Where Does Western Australia Stand?

When Football West finally held their AGM for 2016 in March 2017 issues were raised as to whether the Standing Committees and Zone reps were in fact representing the stakeholders. It was hoped that this would be a seminal moment in football in Western Australia, and that as result of much debate things would change.

With pressure being applied on the Football Federation of Australia by the A-League club owners as well as FIFA to expand its congress and become more democratic and inclusive, one would have expected there to have been open dialogue on the issues that will effect the game as a whole.

Have the Standing Committees and Zone reps held a joint meeting to discuss their stand on this issue? Have they canvassed the clubs that they represent as to their feelings?

While other State Associations have been vocal in their views on the matter the representative body in Western Australia, Football West, has been remarkably quiet.

This is no minor issue. FIFA has issued the FFA a harsh warning and have stated that they will disband the FFA board and put in place a normalising committee to temporarily administrate the affairs of Australian football, after several previous deadlines were missed by the FFA.

Once again it appears that the Football Federation of Victoria are leading the way for the game in Australia.

As reported in Sydney Morning Herald last week the impasse between the FFA and FFV was finally broken. It was reported that “the FFV announced they will put their conditional support behind the first phase of a controversial model that could lead to a major restructure of Australian football, including the establishment of a national second tier comprised of existing National Premier League clubs, or new entrants.

Citing a lack of player pathways and connections between professional and grassroots football, the FFV made the late change that comes with several caveats that require the FFA to make major concessions.”

One of these caveats was the remodelling of funding for State Associations and the creation of a working party to establish a National League below the A-League. Do Football West support such a stance? It would be nice to know. If more funding was achieved where do they see the money being invested? Would it go to grassroots, upgrading facilities at grounds, again it would be good to know.

With the State Association putting together a bid for an A-League licence would they be prepared to have that team play in the proposed second tier competition being put forward? Would that be a case of baby-steps towards an A-League licence? Would this benefit football in Western Australia in the long term? Many believe that it would.

One of the key issues is who will have votes at Congress within the FFA. This is a far bigger issue than many probably realise, as prior to the formation of the FFA this was one of the main reasons why the game had struggled to move forward. Too many votes were controlled by key states. This cannot happen again.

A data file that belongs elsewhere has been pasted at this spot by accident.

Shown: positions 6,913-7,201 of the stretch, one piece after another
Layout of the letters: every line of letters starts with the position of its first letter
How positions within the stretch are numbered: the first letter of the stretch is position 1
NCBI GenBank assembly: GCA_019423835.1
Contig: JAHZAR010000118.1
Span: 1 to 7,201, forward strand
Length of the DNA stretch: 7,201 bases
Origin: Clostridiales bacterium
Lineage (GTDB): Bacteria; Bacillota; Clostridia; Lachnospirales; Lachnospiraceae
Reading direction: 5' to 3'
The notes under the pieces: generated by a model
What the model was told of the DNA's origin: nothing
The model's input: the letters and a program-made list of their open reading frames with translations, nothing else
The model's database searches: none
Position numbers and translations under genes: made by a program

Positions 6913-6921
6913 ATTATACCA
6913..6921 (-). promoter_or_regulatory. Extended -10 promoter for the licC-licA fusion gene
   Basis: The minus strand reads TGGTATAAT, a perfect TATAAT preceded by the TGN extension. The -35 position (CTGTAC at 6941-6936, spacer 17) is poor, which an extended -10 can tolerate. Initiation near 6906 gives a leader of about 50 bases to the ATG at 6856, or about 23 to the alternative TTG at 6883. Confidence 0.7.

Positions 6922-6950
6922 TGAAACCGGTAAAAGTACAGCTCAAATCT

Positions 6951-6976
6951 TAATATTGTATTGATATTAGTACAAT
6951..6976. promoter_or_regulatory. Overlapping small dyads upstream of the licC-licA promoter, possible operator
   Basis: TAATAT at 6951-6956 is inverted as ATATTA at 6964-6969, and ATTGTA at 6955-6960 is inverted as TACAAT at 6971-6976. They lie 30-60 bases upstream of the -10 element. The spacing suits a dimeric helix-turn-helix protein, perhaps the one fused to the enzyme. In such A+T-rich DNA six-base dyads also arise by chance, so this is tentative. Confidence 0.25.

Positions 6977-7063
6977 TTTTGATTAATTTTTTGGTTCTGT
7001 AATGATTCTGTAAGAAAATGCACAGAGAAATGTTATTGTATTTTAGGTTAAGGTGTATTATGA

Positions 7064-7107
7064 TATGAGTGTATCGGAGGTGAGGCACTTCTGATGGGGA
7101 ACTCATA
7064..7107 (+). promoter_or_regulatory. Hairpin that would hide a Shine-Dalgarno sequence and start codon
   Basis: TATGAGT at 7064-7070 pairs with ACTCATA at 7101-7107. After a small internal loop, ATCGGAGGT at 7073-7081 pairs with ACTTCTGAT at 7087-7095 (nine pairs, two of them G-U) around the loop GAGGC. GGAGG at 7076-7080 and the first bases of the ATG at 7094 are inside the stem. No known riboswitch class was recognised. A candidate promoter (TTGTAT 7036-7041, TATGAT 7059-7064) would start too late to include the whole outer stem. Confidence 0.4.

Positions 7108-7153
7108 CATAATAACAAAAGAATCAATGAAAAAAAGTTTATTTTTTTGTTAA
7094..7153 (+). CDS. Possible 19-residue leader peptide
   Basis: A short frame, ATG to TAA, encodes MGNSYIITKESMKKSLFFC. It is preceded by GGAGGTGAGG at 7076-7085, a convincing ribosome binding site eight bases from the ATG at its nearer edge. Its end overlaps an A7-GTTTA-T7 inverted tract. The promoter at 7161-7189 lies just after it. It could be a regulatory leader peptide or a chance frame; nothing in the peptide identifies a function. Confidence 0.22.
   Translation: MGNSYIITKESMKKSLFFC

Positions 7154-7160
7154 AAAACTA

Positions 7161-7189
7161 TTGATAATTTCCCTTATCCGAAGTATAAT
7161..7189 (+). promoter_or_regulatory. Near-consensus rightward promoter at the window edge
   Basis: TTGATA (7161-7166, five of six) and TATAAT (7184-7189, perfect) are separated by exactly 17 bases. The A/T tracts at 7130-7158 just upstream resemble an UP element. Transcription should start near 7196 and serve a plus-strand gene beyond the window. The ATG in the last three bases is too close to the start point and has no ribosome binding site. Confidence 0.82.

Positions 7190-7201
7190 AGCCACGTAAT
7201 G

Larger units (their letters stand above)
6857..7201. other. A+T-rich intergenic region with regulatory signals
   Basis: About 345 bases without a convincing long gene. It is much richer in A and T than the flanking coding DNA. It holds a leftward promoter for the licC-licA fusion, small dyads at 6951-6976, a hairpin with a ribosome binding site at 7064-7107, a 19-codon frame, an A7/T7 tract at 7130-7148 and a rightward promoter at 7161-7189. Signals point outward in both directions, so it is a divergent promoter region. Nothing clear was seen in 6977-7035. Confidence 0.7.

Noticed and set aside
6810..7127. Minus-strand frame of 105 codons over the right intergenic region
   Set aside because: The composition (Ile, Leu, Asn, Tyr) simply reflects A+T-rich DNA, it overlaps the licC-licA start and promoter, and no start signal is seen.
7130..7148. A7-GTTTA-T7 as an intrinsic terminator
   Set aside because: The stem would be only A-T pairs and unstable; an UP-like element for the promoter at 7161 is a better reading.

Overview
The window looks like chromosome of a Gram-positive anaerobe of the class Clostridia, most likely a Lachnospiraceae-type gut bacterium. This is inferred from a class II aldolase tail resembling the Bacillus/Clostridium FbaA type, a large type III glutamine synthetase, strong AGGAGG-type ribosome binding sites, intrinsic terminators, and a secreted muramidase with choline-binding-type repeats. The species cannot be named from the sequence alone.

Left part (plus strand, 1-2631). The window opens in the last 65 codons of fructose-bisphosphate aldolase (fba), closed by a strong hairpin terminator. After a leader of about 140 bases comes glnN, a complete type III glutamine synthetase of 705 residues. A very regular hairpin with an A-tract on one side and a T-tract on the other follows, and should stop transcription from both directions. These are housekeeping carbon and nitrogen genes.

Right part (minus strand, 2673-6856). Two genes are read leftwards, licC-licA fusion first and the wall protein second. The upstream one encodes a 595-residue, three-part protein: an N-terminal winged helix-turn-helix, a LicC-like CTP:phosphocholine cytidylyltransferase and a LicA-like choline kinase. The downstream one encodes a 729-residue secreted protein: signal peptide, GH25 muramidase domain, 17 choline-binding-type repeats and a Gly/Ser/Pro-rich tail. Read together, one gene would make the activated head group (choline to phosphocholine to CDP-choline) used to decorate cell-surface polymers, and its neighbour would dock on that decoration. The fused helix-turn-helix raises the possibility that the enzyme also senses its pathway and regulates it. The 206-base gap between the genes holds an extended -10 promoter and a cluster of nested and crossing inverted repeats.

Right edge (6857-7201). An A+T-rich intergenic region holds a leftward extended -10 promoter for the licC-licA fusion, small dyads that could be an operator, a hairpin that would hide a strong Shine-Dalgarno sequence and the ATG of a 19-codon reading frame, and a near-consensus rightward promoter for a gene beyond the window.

The FFA are proposing votes for the nine State Associations and three other votes, two going to the A-League owners and one to the W-League. They had proposed one to the Players representative body the PFA but that is currently not on the table.

The A-League clubs want a minimum of five representative votes. While confusion reigns in relation to the W-League vote as all bar one of the W-League sides is run by A-League clubs. So does that mean that this would be another vote for the A-League club owners?

The only W-League club not associated with an A-League team, is Canberra United, and this team is owned by Capital Football. As one of the State Associations they too already have a vote.

New South Wales in the past was a power broker in terms of votes on the old Soccer Australia board and this was highlighted in the Crawford report. At the time it garnered more votes due to the playing numbers. Crawford felt that this was not in the best interests of the game. Football NSW is one of the State Associations not supporting the FFA in its proposal. Are they hoping to once again obtain a larger say on the way Australian football is run?

These are obviously very sensitive times, but the last thing that Australian football needs is for FIFA to come and temporarily administer the game. So where do the clubs in Western Australia stand on all of this? Where do Football West stand?

Hearing that the Football Federation of Victoria became the eighth vote of ten required by the FFA, and knowing that the A-League owners and Football New South Wales are still not supporting the proposals it would appear that Football West is happy with what has been tabled. Unlike Victoria they have not seen this as an opportunity to obtain a better deal for the state in terms of funding, or to broker a deal that could benefit the game in the West. Or maybe they have, but have simply opted not to tell the stakeholders.

After the article appeared in the Sydney Morning Herald we shared it on our Facebook page and questioned why no comment had been forthcoming as to what Football West or the clubs views were via the Standing Committees, but still silence reigns.

It is disappointing that such openness and communication is lacking on such an important issue, and one that will impact the game for years to come.

Where Does Western Australia Stand?

Leave a Reply

Your email address will not be published. Required fields are marked *